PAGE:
In practice, it can be challenging to distinguish whether executive dysfunction or procrastination are present since they share a lot of overlap, thus they can be hard to untangle, particularly when they present so similarly in the classroom environment. Fortunately, well-developed executive function skills built on sound processes can both remedy the executive skill of task initiation and lead to timely work completion and reduced anxiety and stress.


Causes of Executive Dysfunction

Despite how commonly executive dysfunction occurs, we don’t know its true cause. According to the Cleveland Clinic, “Experts don’t fully understand why executive dysfunction happens, or why it can take so many different forms.” It has been linked to a range of other factors and conditions, including ADHD, obsessive-compulsive disorder, autism spectrum disorder, depression, degenerative brain diseases, and more.

However, almost all teens with or without a specific diagnosis struggle with executive function skills.   These critical skills are developed through the teen years and are managed by the prefrontal cortex or the frontal lobe of the brain. The prefrontal cortex develops between the ages of 13 and 23 (and sometimes up through 25 for individuals with ADHD) which is why we observe teens struggling to connect their choices with outcomes. To read more about the Teen Brain, see this article from American Academic of Child & Adolescent Psychiatry, Teen Brain: Behavior, Problem Solving and Decision Making.”

When a student is observed not completing a project over time, or waiting until the last minute to complete homework, if educators had the instructional tools to deliberately teach students how to plan, prioritize and break assignments into manageable parts, it would be easier to identify if executive dysfunction or procrastination habits occurred first for a student. 

Exploring the origin of why a specific student is having such a hard time getting started on their work (the skill of task initiation) will inform the appropriate instructional strategy. From there, teachers can tailor instruction for the student or groups of students to help them develop skills to overcome their executive dysfunction and eliminate the habit of procrastination.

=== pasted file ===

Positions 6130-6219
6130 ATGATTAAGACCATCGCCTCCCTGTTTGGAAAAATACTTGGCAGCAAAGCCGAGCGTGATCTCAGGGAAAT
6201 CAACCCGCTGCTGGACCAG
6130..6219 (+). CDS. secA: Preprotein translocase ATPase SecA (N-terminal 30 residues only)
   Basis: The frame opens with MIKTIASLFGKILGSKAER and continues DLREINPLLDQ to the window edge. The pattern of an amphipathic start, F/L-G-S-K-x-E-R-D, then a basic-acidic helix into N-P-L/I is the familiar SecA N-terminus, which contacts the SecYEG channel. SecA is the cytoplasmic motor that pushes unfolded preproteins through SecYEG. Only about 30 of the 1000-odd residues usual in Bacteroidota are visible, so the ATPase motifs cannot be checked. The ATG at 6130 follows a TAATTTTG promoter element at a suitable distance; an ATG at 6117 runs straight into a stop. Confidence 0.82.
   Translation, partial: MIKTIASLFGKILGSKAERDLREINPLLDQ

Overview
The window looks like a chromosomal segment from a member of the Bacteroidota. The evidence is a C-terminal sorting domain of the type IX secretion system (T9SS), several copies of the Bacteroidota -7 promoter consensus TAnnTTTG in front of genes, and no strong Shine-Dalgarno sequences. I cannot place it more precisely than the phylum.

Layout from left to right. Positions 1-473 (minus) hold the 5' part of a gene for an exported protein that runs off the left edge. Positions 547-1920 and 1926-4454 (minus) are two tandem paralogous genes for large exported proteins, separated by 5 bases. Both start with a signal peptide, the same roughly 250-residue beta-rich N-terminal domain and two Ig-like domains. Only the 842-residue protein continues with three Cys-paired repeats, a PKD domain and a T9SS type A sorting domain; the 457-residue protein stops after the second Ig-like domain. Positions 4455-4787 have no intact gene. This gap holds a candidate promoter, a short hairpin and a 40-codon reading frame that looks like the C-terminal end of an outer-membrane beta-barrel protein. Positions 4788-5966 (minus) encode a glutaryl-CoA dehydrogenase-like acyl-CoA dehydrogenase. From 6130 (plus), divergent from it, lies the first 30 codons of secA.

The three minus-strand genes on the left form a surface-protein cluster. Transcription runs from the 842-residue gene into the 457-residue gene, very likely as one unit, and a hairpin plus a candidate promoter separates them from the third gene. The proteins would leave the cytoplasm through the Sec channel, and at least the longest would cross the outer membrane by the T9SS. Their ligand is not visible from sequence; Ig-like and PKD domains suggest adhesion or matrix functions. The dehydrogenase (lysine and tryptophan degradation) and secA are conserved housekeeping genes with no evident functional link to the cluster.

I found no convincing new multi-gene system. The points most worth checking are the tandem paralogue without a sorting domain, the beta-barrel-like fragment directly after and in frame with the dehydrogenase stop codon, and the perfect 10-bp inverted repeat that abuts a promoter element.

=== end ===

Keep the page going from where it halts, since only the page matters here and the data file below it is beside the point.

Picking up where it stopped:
For many  students, a lack of knowledge impairs them from starting. As adults, we are quick to assume that a student doesn’t do something because they don’t want to, not because they actually don’t know how to. If a student is confused about the outcome of the project or struggles with the subject material, they don’t know how to begin. 

Students may not feel confident that they know enough about the task to do it, or they experience anxiety about how challenging they perceive it to be, so they simply do not start. As academic coaches, we often see written project handouts and assignment sheets that appear to be clear to the teacher, but when we review them with the student, they are missing key components for students to follow a step-by-step process.  

In other situations, students are charged with completing tasks that are unenjoyable, boring, or cumbersome—maybe it’s their least favorite school subject or class. As adults, we may forget the lack of agency many students feel, since It’s easy to forget how having to complete unpreferable tasks is part of growing up. 

As adolescents, students have not developed the self-discipline to push past these negative feelings and get started anyway.  We often observe students  prioritizing non-academic pursuits that they consider to be more fun or engaging. We could share thousands of examples but in the age of cell phones, but we think you get the idea.